Microsoft wireless desktop (review)

Optical Desktop Elite has an estimated retail price of $299 (and batteries are included) 

If you’re sick of getting tangled up with cords and wires, Microsoft’s new Wireless Optical Desktop Executive Edition could be the answer you’re looking for.

I got a new kitten just before Christmas and, like most kittens, Neville has a fascination for attacking anything at (her) eye level — ankles, spiders, copies of The Southland Times spread on the floor for leisurely Saturday morning reading and, of course, cords.

This wireless desktop has put an end to the days of my computer mouse suddenly scudding across my desk at a great rate of knots and disappearing.

I’ve had a wireless optical mouse for a while and have found the freedom to mouse anywhere on my desk, great. The only drawback has been the battery-life issue: wireless mice chew through batteries at an astounding rate.

Because my computer gets a lot of use, the batteries were fizzling out every couple of weeks, at best. However, this latest beastie seems to run on the smell of an oily rag.

I’ve been using the same set of batteries for almost two months and, according to the nifty little battery level panel I can call up onscreen, there’s still a lot of juice left in those suckers.

According to Microsoft, you can get up to six months of use out of a set of batteries with this desktop.

The keyboard and mouse will work within 1.8m of the receiver, even if your computer is out of sight, and the Microsoft Smart Receiver tells you if any other wireless devices are interfering with your desktop.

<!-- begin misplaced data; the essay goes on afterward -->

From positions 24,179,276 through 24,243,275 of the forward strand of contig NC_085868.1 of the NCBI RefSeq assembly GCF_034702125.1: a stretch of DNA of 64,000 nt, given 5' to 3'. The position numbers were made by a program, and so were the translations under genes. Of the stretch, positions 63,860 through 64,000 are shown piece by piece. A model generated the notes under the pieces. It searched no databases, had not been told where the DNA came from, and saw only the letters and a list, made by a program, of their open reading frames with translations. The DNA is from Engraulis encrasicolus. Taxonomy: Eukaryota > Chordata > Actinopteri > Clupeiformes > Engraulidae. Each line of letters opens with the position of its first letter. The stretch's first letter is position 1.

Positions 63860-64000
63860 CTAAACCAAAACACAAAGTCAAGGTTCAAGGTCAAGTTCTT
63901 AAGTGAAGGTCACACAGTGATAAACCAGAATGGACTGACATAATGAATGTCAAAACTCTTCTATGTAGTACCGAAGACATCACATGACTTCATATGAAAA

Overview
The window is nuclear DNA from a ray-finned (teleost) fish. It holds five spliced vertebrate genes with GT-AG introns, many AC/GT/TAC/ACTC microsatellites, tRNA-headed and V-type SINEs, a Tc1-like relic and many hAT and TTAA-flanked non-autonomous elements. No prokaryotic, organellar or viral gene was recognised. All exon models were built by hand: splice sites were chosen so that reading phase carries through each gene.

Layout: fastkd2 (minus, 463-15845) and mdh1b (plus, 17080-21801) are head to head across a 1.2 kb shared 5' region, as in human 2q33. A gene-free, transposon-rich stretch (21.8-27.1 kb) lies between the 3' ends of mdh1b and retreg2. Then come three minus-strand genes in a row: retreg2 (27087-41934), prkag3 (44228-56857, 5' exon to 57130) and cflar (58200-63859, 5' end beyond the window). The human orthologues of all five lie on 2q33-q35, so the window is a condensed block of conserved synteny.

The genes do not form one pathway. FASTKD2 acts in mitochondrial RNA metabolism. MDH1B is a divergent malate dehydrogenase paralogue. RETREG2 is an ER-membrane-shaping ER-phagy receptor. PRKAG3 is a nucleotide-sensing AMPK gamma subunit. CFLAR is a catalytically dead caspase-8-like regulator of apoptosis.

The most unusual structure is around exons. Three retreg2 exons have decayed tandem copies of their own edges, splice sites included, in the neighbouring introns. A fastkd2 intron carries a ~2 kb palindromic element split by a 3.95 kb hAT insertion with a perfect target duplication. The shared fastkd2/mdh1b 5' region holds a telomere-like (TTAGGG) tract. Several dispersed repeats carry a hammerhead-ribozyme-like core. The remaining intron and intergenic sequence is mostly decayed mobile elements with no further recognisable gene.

It even tells you when the batteries are getting low.

The ergonomically designed mouse lets you switch between open windows by pushing down on the scroll wheel and has five programmable buttons, incredibly smooth scrolling and tilt wheel technology, which allows side-to-side scrolling.

The keyboard has a cushioned palm rest and at the top you’ll find one-touch hotkeys for popular destinations such as my documents, mail and Messenger, system keys for the calculator, log off and sleep modes, a media centre in the middle set out like a standard CD player and a favourites section, where you can set your own favourite websites for one-key access. Enhanced function keys offer shortcuts for undo, redo and other common tasks and it’s simply a matter of hitting the F Lock key to switch between the normal F keys and the enhanced versions.

The keyboard also has a built in scroll-wheel mouse on the left, again with tilt wheel technology.

And best of all, it looks cool.

To use the Microsoft Wireless Optical Desktop Elite, IntelliType Pro keyboard software with the Hot Keys, and IntelliPoint mouse software with the scroll wheel, you need:

  • Windows 2000 Professional (Pentium 133MHz or higher, 128MB of RAM) or Windows XP (Pentium 233MHz or higher, 128MB of RAM)
  • 60MB of available hard-disk space
  • CD-ROM drive
  • Spare PS/2 keyboard port or USB port
  • For a Mac machine,  you’ll need: Mac OS 10.1 to 10.2.X (excluding Mac OS 10.0), 30MB available hard-disk space, CD-ROM drive and a USB port.

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